'For the first time, singing is not the easy thing it has always been'

Source: Spinner.com
Published: August 16, 2012
Author: Chris Epting

August 28 sees the release of Art Garfunkel's The Singer, a 34-song, two-CD collection that spans every inch of his vaunted career. It features seven Simon and Garfunkel classic studio and live performances, plus the most extensive gathering ever of solo Garfunkel, from 1973's Angel Clare to a pair of new songs.

Recently, Spinner had the pleasure of speaking with Garfunkel, and the singer, actor and poet remains refreshingly unjaded -- still a self-described "struggling artist" that gets nervous when he steps behind a microphone, whose thoughts wander seamlessly and interestingly from one to the next.

He recently endured some throat issues but is feeling much better and is currently preparing for a series of concerts in honor of this epic release.


Talk about The Singer, if you would.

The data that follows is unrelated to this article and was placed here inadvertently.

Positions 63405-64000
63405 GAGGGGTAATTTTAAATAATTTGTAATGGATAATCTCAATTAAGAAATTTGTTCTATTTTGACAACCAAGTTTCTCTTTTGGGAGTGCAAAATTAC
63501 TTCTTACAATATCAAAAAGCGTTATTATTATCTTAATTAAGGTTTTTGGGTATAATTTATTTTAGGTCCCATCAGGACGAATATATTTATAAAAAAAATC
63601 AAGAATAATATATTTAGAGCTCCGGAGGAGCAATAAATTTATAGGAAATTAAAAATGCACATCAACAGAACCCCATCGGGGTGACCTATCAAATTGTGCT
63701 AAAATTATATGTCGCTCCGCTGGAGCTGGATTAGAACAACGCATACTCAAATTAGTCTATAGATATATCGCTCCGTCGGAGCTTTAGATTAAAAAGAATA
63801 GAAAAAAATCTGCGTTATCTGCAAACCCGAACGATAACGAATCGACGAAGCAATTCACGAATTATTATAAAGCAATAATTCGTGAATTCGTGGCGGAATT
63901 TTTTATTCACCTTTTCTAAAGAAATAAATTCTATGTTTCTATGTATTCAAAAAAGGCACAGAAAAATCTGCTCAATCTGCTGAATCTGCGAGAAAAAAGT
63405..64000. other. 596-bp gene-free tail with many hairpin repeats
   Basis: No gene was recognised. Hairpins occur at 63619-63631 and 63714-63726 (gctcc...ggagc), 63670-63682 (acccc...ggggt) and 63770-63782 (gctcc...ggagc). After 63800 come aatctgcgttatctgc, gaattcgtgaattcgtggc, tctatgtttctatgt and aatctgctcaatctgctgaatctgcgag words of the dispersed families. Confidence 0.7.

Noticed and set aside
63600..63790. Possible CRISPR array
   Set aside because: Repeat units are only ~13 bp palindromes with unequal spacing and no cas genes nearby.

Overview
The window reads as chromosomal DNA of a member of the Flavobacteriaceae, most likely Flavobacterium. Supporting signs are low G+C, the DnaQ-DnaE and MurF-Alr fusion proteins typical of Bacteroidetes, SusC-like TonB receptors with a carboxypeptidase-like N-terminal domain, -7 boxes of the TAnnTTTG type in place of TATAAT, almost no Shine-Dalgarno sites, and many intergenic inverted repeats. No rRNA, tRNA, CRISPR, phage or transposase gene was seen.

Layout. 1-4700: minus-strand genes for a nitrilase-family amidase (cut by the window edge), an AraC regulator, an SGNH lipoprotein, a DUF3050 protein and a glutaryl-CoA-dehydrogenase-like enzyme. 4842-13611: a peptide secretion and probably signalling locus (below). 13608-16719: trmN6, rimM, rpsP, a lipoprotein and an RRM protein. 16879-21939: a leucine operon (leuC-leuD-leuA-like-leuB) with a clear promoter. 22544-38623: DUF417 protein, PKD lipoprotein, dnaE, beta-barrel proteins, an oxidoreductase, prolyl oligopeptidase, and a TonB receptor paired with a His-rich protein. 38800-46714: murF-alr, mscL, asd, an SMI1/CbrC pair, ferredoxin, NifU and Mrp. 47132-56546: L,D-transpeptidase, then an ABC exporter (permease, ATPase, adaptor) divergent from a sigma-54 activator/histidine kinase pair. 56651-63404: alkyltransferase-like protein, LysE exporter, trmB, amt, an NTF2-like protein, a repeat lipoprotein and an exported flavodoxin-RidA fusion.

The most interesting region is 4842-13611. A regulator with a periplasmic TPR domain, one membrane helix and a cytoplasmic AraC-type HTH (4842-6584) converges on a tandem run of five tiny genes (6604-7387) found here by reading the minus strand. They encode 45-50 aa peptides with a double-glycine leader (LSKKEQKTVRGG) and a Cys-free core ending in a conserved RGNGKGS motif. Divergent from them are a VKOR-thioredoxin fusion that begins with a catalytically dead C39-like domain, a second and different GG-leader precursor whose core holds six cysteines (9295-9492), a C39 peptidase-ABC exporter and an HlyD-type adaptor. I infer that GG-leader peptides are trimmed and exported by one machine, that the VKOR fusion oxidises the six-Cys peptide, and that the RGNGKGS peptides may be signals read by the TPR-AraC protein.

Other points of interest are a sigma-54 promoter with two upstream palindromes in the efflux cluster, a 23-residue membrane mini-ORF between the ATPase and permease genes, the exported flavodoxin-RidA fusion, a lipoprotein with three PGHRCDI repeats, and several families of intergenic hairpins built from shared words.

When I put it together I thought, I believe I'm showing up more effectively than I've ever showed up since my early days. In fact, even with Simon and Garfunkel I didn't show up that much. I was the harmonist behind Paul. This album really says, "Hello, here I have
always been." I don't know if people really listen for any length of time nowadays, but if you hang in and hear the flow from tune to tune you're supposed to hear that the singer can really sing. When one song finishes it segues into another piece of entertaining singing so I'm proud of keeping the focus on the voice and watching tune after tune present shades of a first rate singer. I was very involved in this. I chose everything and was completely immersed.

You did a really nice job with the liner notes, sharing so many little stories and insights.

The whole thing, this entire package is very important to me. It's as if I'm never going to sing again. I have had vocal trouble for two years now I've been off the stage but I'm going back now. I've got my shows booked so I'm coming out of a hiatus, so there is an urgency to all of this for me. When I was south, not happening as a vocalist, I began to think, in this digital age, I'm probably finished in the record business. I like to sing. I love the shows, but records, I don't know how you negotiate the record business anymore. So I did this collection and I have my fingers crossed.